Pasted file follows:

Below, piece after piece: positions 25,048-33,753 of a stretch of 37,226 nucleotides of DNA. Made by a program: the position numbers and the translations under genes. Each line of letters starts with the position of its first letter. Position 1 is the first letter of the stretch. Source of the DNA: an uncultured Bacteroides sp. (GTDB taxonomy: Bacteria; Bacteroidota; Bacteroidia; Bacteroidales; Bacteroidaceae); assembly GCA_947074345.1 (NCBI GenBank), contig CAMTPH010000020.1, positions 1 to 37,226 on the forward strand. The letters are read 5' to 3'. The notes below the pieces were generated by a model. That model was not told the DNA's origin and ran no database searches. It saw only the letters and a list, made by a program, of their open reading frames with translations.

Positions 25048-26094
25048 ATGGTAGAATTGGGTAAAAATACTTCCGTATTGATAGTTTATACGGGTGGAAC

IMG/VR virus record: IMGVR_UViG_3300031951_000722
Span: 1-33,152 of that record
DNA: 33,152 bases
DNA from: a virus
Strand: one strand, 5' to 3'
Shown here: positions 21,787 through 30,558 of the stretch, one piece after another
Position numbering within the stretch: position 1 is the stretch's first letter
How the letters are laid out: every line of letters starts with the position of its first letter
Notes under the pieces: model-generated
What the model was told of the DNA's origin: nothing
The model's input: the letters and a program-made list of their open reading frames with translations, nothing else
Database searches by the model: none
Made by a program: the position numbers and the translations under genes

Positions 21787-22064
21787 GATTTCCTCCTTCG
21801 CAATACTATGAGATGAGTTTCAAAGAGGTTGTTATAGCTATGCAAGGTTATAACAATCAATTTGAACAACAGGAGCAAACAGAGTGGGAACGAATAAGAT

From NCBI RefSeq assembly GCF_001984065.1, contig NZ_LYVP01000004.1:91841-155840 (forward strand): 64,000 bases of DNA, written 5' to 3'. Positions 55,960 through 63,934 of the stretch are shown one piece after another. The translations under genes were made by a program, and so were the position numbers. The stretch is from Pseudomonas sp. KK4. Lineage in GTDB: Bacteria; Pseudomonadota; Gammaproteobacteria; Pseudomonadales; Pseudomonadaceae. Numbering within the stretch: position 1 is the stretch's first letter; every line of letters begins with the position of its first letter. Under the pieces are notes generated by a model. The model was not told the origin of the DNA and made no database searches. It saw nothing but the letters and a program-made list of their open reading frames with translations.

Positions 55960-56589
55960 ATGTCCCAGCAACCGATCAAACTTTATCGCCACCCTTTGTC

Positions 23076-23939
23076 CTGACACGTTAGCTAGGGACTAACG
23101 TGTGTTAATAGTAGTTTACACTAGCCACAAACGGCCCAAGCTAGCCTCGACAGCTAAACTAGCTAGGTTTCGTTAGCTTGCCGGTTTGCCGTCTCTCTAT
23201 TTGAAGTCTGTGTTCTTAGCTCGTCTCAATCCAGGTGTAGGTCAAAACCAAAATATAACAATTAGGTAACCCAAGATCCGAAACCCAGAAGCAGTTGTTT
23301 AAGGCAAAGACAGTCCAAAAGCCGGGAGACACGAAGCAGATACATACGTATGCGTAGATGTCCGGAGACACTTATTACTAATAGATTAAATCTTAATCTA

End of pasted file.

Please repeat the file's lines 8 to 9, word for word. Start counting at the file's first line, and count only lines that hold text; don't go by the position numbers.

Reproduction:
Strand: one strand, 5' to 3'
Shown here: positions 21,787 through 30,558 of the stretch, one piece after another